Some news from the JGI Fungal Genome Program By Igor Grigoriev:

CSP2012 results were recently announced and eight new fungal projects were selected for the next year in tight competition with others. The winners included large scale genome sequencing projects (1000+ Fungal Genomes, thermophiles, Colletotrichum), functional genomics of model fungal organisms (Schizophyllum commune, Coprinopsis cinerea) and exploration of fungal systems (lichens, cow rumen guts, forest soils), all in good alignment with our strategic goals. We published a summary of CSP11 portfolio and Genomic Encyclopedia of Fungi in New Phytologist and Mycology journals.

In order to discuss ongoing projects and better coordinate in future we would like to organize a fungal jamboree (tentatively on Mar 19, 2012) just before the JGI User meeting in Walnut Creek (Mar 20-22, 2012). The meeting will focus on bringing larger research community into discussions of the Genomic Encyclopedia of Fungi, 1000 fungal genomes, and fungal systems/metagenomics.

The latest version of MycoCosm now offers 100+ fungal genomes to public. Since this is a relatively new system, we would like to get feedback from you and your colleagues using a 5 minutes online survey. This will help us to better assess your experience and needs and share this feedback with DOE, which will reveiw JGI programs next month. Please share this survey with your colleagues and ask them to complete it by the next week.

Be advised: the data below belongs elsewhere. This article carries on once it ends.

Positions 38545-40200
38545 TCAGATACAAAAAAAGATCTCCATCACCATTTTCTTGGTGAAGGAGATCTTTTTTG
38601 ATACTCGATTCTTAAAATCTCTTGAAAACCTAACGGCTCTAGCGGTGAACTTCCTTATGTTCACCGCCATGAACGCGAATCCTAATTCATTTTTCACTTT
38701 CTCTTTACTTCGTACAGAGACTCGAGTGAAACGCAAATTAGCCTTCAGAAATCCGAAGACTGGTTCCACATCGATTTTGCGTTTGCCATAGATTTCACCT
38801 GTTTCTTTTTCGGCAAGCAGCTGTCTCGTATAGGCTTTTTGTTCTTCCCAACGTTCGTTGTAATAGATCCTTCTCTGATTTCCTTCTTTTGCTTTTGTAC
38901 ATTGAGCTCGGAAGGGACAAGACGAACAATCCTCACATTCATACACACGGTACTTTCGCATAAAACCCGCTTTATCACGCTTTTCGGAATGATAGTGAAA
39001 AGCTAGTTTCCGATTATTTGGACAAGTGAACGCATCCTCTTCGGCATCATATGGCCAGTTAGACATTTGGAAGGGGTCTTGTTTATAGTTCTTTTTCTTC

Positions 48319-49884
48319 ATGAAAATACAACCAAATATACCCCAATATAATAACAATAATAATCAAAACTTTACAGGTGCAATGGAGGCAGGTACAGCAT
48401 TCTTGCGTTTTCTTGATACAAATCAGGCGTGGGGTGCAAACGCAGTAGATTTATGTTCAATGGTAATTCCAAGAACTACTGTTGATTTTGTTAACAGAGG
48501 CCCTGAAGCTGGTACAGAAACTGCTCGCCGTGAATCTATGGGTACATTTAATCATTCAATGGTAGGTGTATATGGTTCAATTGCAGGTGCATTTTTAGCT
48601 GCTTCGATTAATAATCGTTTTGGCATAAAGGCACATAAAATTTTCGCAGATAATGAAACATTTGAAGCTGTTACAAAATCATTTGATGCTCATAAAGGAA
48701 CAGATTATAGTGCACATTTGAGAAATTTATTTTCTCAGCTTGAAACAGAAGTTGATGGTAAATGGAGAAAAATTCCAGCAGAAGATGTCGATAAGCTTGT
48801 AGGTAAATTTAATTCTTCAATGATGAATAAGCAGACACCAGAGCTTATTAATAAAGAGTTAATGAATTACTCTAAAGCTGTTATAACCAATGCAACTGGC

Photo: The polypore Fomitopsis pinicola (© F Martin).

Metatranscriptomics of Forest Soil Ecosystems

October 29th, 2011


Forest soils (including litter, humus and coarse woody debris) host diverse microbial communities that impact tree health and productivity, and which play pivotal roles in terrestrial carbon sequestration, and biogeochemical cycles. Among these microbial communities, fungi are undoubtly major players. Traditionally, they have been divided into discrete ecological guilds, such as leaf litter-decomposers, humus saprobes, white- and brown-rot wood decayers, parasites and mycorrhizal symbionts. However, the actual functional properties of individual species, and the synergistic effects among them, are often obscure. Moreover, the basic biodiversity of the vast majority of soil systems (e.g., boreal forests and subartic taiga) remains unexplored using high-throughput DNA barcoding approaches.